Image Credit: Sun Fountain Productions
As We Forgive (2008) Rwandan genocide
This documentary, by Laura Waters Hinson, and narrated by Mia Farrrow, tracks the lives of two Rwandan women (Rosaria and Chantale), survivors of the genocide, who are brought into contact with the men (Saveri and John) who had slaughtered their families. Hinson describes “wanting to explore the concept of reconciliation from two different perspectives: that of a survivor who had forgiven and one who had not.” In the process, Hinson also deals with the lives of the two murderers and with profound questions about the limitations of justice; the possibilities of justice and mercy operating together as genocide perpetrators were sent back to the communities they helped to destroy; and the question of how a community, through “the power and pain of radical reconciliation,” might come to terms with a traumatic past.
Laura Waters Hinson’s film won the student Academy Award for Best Documentary; it was her thesis project for her MFA degree in filmmaking at the American University in Washington, D.C. The story is a classic one--of borrowing money from family and friends; hiring a student crew of four first-time filmmakers who would work for room and board; arriving in Rwanda without a translator, arranged interviews, or even a place to stay; and managing, nonetheless, to take 55 hours of film footage in one month out of which came an extraordinary film at a cost of only $25,000. She was on campus to speak about her film following the screening.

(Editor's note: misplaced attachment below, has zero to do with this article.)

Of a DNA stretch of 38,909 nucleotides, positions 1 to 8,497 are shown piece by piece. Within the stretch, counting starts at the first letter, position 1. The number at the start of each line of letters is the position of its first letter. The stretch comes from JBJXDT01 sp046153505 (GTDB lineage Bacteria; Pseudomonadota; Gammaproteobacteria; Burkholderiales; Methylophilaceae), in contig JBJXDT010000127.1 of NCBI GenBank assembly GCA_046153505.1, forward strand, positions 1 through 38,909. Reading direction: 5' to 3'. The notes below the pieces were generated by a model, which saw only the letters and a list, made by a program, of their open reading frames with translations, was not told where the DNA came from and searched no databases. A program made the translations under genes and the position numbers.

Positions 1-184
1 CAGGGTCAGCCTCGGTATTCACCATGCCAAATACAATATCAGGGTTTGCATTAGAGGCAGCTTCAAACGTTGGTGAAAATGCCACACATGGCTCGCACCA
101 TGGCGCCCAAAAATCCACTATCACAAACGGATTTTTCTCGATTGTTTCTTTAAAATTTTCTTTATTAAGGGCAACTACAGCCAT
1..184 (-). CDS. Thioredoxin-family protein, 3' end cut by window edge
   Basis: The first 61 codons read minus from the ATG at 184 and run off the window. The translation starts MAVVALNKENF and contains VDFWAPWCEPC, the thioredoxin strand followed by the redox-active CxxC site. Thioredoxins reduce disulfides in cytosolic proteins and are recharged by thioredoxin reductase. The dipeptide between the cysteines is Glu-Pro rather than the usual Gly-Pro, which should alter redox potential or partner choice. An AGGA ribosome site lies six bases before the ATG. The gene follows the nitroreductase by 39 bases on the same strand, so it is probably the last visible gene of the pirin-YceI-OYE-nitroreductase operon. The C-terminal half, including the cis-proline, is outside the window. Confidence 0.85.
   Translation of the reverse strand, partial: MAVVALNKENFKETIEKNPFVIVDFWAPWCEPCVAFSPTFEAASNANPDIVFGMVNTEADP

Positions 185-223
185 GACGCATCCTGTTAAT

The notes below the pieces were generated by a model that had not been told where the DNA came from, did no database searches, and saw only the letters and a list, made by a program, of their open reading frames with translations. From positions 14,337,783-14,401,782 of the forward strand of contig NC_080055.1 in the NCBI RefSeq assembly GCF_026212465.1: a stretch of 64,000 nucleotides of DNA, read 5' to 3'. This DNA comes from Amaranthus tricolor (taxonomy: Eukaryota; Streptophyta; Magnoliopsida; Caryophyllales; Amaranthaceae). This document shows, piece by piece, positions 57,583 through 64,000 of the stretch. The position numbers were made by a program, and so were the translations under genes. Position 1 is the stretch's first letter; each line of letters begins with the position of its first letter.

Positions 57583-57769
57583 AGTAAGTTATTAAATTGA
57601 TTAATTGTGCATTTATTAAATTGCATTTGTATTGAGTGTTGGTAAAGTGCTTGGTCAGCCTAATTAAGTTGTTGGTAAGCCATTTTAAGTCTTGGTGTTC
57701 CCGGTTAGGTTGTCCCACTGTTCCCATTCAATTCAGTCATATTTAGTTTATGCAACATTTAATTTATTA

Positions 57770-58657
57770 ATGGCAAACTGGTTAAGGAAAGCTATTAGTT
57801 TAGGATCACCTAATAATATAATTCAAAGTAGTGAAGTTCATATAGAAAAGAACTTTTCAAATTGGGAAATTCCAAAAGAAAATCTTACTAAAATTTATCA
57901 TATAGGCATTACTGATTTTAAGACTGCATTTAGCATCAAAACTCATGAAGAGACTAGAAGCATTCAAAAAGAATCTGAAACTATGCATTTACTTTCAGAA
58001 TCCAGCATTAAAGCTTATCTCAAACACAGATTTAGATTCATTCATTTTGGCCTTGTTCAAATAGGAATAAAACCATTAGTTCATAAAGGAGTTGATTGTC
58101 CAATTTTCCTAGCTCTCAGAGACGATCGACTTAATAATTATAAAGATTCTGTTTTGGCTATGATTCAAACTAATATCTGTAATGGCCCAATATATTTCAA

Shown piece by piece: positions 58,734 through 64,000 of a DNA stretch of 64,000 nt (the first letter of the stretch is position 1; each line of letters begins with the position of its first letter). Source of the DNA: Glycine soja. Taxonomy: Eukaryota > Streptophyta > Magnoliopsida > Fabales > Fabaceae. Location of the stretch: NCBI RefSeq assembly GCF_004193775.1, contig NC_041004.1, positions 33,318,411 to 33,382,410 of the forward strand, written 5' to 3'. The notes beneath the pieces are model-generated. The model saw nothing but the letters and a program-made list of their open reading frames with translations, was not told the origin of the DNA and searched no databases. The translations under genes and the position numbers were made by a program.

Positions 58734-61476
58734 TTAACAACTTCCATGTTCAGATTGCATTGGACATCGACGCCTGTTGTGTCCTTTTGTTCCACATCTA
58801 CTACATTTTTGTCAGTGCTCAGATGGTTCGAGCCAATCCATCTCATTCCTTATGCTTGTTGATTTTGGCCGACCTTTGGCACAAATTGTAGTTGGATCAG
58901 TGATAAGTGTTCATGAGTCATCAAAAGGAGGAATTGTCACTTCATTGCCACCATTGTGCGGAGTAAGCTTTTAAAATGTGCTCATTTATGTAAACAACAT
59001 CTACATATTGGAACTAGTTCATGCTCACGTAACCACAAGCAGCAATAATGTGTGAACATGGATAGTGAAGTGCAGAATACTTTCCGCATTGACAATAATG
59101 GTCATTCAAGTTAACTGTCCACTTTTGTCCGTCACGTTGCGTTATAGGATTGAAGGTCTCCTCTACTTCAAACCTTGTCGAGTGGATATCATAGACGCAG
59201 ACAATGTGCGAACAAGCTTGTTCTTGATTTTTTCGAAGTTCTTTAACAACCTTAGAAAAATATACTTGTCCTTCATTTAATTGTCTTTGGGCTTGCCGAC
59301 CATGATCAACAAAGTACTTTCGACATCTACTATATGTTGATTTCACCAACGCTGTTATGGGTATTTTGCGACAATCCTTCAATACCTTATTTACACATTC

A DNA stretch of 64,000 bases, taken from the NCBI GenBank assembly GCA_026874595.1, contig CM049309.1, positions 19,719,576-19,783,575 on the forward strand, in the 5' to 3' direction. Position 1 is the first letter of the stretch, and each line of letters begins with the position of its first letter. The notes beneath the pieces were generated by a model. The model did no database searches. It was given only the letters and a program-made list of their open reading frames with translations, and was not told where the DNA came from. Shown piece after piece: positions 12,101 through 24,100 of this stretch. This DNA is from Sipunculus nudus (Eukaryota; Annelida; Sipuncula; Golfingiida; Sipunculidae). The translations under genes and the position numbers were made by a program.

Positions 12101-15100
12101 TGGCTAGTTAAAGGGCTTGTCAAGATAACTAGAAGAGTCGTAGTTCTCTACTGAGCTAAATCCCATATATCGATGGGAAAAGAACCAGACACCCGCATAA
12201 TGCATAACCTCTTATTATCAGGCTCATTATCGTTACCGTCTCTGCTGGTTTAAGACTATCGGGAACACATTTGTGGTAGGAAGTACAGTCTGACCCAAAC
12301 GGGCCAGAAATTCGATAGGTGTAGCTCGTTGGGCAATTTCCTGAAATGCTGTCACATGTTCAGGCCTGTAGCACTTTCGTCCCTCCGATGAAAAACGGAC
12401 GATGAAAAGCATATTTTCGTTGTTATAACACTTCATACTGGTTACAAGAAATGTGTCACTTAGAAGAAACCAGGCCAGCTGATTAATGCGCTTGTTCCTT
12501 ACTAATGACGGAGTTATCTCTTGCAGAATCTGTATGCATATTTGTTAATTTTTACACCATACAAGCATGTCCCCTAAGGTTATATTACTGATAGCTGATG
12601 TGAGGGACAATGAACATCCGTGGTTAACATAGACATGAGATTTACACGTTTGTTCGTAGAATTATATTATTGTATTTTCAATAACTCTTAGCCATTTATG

My Country, My Country (2006) Iraq War
This documentary, directed by Laura Poitras, deals with the aftermath of the war in Iraq focusing on the 2005 elections. Its main protagonist is Dr. Riyadh—a Sunni medical doctor, political candidate and father of six who runs a free clinic in Baghdad—serving the community of which he is a respected member—offering medicine, wisdom and sometimes money to patients who have been traumatized by years of violence. Much of the power of Poitras’ film derives from her alternation between “quotidian” scenes of the doctor and his family at home (his wife and daughters figure prominently), ribbing each other even as they also deal with blackouts or seek shelter from bullets and bombs, with scenes of the elaborate orchestration of the election—by U.N. officials, coalition forces and private contractors.
This film asks important questions—political questions about the occupation of Iraq; social questions about alien cultures confronting each other; cultural questions about the diversity and complexity of the ethnic and religious groups—each with varying identities, histories, and ideologies--that make up modern Iraq; ethical questions about the representation of trauma; aesthetic questions about the power of images to awaken social action; philosophical questions about the meaning of democracy in different contexts. DePauw Faculty Panelists: Jeff Kenney (Religious Studies); Nayhan Fancy (History); Keith Nightenhelser (Film Studies).